JACKSON — The Jackson County Health Department is working in partnership with Ohio University to train and deploy 13 community health workers to address public health concerns and impacts of COVID-19 across 11 counties.
The project was made possible through a $4.5 million grant that secured with the help of the Ohio Alliance for Innovation in Population Health. The grant will train workers in Athens, Gallia, Hocking, Jackson, Lawrence, Meigs, Perry, Pike, Ross, Scioto and Vinton counties.
The Alliance was created in Oct. 2017 as a partnership between Ohio University and the University of Toledo and is made up of Ohio University employees.
Rick Hodges, director of the Alliance, said projects like this are what the organization was created to do.
The organization seeks to tackle problems at the local level using community members because they have a better understanding of their problems than outsiders. For Southeast Ohio, these problems are wide-reaching and complex.
Melissa Kimmel is an Executive in Residence with the Alliance. She said Southeast Ohio residents have health factors that put them more at risk of catching COVID-19.
“Our communities in Appalachia tend to have a higher rate of chronic illnesses and those factors make COVID-19 more impactful,” Kimmel said. To address this, the Alliance is training these community health workers to work on the front lines and improve health literacy in the region.
A community health worker is a community member who receives training in advocacy and brokerage for health care resources and health changes. The key factor that makes community health workers a fit for this project is the fact they come from the community.
“Sometimes people don’t necessarily trust health care and authority in the region, and these are people who speak like them and look like them being trained and returning to their communities to make them healthier,” Keri Shaw, an associate professor at Ohio University, said.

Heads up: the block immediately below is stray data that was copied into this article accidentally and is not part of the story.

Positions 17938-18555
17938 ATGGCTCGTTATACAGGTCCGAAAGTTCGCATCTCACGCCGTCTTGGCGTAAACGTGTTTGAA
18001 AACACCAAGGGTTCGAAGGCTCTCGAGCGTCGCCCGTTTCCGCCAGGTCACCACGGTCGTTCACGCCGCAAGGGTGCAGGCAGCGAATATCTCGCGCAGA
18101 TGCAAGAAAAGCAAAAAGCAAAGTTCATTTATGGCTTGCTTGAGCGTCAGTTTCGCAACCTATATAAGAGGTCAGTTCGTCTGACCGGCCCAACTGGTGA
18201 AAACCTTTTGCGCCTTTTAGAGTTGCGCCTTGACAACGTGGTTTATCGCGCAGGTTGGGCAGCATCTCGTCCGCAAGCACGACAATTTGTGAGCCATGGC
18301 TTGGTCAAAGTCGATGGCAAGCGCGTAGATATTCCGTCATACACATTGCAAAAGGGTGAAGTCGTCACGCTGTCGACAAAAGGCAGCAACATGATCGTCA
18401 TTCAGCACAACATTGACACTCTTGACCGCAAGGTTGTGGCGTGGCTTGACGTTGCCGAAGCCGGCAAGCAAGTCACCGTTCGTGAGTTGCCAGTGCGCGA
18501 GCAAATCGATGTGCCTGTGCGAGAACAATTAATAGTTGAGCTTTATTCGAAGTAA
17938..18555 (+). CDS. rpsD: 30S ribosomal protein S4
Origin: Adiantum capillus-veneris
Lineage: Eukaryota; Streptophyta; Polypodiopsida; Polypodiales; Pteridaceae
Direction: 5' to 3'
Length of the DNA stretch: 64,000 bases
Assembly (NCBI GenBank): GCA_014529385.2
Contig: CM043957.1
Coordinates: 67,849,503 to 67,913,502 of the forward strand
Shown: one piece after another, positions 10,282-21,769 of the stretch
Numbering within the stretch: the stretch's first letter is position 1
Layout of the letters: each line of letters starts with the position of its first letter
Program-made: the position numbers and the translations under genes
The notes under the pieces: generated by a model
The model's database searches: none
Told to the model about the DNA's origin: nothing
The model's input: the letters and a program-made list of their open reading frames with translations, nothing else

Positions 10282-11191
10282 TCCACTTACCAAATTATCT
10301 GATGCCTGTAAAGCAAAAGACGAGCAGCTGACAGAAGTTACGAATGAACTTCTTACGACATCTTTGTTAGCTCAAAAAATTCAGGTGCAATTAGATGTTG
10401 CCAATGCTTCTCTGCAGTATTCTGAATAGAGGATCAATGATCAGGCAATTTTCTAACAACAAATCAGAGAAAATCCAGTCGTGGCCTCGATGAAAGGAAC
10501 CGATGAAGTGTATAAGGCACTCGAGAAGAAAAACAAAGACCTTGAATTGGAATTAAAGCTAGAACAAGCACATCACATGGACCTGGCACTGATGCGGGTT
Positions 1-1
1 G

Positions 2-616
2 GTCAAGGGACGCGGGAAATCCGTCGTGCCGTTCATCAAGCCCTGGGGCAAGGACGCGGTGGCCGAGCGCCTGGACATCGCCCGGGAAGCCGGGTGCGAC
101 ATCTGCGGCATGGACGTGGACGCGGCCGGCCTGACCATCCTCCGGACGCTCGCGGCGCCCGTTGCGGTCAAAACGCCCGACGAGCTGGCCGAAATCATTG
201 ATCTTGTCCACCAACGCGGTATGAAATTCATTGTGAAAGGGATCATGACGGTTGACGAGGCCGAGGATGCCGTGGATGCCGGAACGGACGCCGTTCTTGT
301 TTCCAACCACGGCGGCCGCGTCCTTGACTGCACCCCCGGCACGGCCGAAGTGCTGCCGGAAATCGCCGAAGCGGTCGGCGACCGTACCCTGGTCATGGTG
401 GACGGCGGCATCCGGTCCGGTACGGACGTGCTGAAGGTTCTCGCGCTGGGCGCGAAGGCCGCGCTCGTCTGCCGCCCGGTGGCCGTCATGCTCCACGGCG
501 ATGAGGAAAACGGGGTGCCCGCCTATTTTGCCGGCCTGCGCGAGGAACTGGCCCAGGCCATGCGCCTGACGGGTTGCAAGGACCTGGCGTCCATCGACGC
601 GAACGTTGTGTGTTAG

Kevin Aston, health commissioner with the Jackson County Health Department, said these workers are key when it comes to health measures like vaccinations.
“There’s no shortcut to building trust,” Aston said. “Folks who have interacted with me and my staff before the COVID emergency has been much more receptive to listening to what I and my staff have to say because we’ve spent time building those relationships.”
Community health workers can facilitate those connections. The grant gives community members the chance to receive credible health information from their neighbors rather than outsiders.
There is not a complete lack of community health care workers throughout Southeast Ohio, but Shaw says there is room for growth. Several county health departments currently employ community health care workers, but greater challenges limit health care accessibility. Hodges said the phenomenon of community health workers is new, but severely needed.
“This answers a need we’ve had in health care for a very long time,” Hodges said. “The lack of it has contributed to poor outcomes, and I think the presence of community health workers is going to improve them significantly.”
Those greater challenges Shaw mentioned include things like the age of the population, resistance to seeking outside assistance, transportation, poverty, food options and housing issues. Due to these challenges, health care is not always accessible for Southeast Ohioans, and COVID-19 only further complicated the issue.